Nor would the federal and state disability discrimination laws prevent an employer from inquiring whether and when an employee was vaccinated. The ADA prohibits employers from “making inquiries of a job applicant as to whether such applicant is an individual with a disability or as to the nature or severity of such disability.”
In 2005, the Equal Employment Opportunity Commission issued guidanceÂ setting forth its opinion that the ADA prohibits questions “likely to elicit information about a disability,” such as questions about how an employee became disabled, his genetic makeup, or his worker’s compensation history. The guidance makes no reference to questions about vaccines. Given that the unvaccinated are most likely not protected by disability discrimination laws, it seems doubtful that inquiries about vaccinations would be prohibited.
Two rules can be drawn from this. First, under both federal and state law, employers are within their rights to ask employees whether they have recommended vaccines; second, an employer would be within its rights to refuse work to an unvaccinated worker.
The same is likely true with vaccine boosters. Among other things, the CDC recommends that adults get a flu vaccine every year and that certain adults get a MMR booster at least once in their adult life. Employers are seemingly within their rights to ask employees if they have received the recommended boosters and to require those boosters as a condition of employment.
A Religious Exemption from Vaccines?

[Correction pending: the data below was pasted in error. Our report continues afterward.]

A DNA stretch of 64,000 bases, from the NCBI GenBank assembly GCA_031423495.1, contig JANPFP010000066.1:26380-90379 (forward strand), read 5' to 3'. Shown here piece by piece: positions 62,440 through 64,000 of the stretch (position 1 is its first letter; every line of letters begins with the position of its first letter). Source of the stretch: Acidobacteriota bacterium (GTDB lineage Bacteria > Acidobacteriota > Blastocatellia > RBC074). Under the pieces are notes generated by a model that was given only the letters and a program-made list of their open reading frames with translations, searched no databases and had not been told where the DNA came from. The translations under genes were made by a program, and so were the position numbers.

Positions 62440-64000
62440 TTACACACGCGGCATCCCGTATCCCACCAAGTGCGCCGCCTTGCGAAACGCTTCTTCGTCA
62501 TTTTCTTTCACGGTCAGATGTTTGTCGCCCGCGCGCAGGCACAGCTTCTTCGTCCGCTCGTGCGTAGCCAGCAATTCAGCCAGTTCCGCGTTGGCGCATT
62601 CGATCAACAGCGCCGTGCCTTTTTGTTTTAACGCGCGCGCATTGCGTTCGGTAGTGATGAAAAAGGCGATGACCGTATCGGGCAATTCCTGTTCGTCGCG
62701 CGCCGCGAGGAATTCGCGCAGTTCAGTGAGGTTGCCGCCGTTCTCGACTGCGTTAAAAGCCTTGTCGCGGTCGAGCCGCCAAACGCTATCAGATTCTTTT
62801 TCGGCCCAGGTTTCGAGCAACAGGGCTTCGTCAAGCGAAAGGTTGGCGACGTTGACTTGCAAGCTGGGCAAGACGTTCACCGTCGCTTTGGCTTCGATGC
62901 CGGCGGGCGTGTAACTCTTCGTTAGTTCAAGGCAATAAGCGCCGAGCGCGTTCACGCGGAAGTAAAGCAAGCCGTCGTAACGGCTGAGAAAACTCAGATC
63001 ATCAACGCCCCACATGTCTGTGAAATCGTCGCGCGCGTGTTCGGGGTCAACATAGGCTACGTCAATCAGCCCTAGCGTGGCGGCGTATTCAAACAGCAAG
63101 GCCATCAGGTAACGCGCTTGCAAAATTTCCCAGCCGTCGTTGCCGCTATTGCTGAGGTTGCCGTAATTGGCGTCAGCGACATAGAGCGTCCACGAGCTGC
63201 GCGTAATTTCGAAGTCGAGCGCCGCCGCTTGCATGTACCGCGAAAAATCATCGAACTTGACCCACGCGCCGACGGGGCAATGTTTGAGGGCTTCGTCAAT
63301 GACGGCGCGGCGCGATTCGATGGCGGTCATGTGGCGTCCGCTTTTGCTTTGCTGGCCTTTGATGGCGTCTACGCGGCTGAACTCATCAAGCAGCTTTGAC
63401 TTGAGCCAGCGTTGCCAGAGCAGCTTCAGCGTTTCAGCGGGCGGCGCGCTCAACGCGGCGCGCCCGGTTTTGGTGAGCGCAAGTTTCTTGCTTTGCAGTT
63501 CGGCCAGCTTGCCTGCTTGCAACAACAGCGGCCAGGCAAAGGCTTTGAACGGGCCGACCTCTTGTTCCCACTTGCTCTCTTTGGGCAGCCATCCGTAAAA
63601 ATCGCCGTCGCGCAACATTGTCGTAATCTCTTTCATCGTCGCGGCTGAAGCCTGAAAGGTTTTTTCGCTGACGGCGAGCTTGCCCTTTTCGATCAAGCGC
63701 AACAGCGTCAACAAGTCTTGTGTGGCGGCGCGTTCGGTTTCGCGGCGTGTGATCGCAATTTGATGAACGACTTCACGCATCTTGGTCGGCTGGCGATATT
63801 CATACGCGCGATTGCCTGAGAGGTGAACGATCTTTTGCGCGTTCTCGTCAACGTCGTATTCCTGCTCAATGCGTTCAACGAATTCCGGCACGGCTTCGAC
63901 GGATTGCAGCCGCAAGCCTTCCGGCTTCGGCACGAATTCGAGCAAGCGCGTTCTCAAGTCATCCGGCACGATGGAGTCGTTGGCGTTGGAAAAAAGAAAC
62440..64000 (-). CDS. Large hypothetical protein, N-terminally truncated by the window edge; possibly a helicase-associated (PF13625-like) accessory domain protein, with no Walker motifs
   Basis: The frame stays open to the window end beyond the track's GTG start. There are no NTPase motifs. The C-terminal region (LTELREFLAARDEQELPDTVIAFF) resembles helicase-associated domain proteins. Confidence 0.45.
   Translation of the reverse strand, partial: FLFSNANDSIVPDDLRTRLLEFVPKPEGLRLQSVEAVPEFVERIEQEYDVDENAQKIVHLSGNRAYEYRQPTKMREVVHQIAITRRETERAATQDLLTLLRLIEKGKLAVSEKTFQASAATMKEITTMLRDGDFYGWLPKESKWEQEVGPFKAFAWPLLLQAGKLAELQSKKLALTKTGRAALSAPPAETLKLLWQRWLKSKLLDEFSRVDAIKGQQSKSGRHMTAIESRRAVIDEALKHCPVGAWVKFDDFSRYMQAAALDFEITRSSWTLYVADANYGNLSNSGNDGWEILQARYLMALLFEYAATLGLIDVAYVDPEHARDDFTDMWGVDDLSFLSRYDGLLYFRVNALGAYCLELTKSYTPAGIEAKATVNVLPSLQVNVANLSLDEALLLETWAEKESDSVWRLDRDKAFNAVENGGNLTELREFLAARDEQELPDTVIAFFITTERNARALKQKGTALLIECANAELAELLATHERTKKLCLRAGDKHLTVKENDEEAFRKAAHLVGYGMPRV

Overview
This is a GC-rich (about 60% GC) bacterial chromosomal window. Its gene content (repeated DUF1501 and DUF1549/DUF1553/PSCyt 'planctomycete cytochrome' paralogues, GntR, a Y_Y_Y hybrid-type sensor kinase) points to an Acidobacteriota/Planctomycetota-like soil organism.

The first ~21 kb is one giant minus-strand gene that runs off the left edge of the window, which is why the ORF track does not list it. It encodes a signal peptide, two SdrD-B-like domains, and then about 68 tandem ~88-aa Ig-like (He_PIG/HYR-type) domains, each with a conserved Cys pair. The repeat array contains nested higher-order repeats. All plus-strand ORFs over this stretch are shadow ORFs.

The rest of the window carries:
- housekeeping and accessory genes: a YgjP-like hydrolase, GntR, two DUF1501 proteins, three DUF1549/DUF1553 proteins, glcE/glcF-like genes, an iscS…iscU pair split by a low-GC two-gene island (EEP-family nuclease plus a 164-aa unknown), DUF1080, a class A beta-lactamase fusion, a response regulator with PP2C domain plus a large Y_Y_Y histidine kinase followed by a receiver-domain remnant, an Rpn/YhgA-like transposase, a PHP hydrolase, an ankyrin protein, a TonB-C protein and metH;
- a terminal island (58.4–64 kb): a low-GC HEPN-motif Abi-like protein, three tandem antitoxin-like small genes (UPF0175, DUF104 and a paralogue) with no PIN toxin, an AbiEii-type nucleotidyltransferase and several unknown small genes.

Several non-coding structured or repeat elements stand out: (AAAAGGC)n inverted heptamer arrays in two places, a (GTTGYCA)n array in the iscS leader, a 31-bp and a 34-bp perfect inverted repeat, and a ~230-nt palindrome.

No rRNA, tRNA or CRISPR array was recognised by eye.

Federal and state laws require employers to provide reasonable accommodations for an employee’s sincerely held religious beliefs. Some religions require adherents to avoid modern medicine, such as Christian Science. But few religions do this, so many employees seeking an exemption from vaccination requirements may not do so based on a sincerely held religious belief, so it’s unlikely an employer will face this issue.
But what if an employee does claim his religion prohibits him from getting vaccinated? In all likelihood, such an employee cannot be accommodated because there are no other options available – either an employee gets vaccinated or not. The vaccine itself is a relatively painless injection with minimal side effects and the potential harm to a workforce of an unvaccinated employee is significant. While courts have not addressed the issue, it seems unlikely they would side with employees here.
What Does the Future Hold?
Employers are not required to mandate vaccination for employees. Given the recent measles outbreak, the trend is surely towards imposing such requirements, especially in workplaces that deal with vulnerable populations, like schoolteachers and hospital workers. Some lawmakers have already discussed as much.
Furthermore, the “general duties” clause of the Occupational Safety and Health Act of 1970 requires employers to “furnish to each of his employees employment and a place of employment which are free from recognized hazards that are causing or are likely to cause death or serious physical harm to his employees.” It is not inconceivable that, if pressured, OSHA could opine that a fully vaccinated workplace is a prerequisite to compliance with that law.
Until then, the law will remain murky. But if recent events are any indication, this issue is not going to go away and employers will face important decisions that will affect worker safety, morale and the public perception of employers.
Daniel H. Handman is a partner with Hirschfeld Kraemer LLP, based in the firm’s Los Angeles office. You can reach him at DHandman@hkemploymentlaw.com.